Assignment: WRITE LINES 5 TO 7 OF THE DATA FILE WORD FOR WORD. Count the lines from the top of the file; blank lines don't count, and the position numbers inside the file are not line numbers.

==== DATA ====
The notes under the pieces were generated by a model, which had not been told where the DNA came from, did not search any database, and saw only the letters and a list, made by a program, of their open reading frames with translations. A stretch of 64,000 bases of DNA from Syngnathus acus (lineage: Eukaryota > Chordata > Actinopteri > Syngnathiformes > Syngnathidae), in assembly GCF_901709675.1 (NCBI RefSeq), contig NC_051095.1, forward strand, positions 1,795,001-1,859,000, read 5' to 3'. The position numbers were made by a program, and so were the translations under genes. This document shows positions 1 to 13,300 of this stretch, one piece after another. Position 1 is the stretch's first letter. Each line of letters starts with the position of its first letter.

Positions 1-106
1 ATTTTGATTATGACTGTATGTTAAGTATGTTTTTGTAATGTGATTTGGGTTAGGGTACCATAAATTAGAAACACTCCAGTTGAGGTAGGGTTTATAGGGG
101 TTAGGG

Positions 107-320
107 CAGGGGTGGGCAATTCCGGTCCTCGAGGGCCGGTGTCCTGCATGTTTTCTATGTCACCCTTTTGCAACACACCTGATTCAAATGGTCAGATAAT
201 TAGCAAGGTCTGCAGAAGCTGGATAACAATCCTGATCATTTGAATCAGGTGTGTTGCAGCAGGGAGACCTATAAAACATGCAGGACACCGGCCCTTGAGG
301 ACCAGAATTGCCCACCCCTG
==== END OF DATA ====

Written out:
Positions 107-320
107 CAGGGGTGGGCAATTCCGGTCCTCGAGGGCCGGTGTCCTGCATGTTTTCTATGTCACCCTTTTGCAACACACCTGATTCAAATGGTCAGATAAT
201 TAGCAAGGTCTGCAGAAGCTGGATAACAATCCTGATCATTTGAATCAGGTGTGTTGCAGCAGGGAGACCTATAAAACATGCAGGACACCGGCCCTTGAGG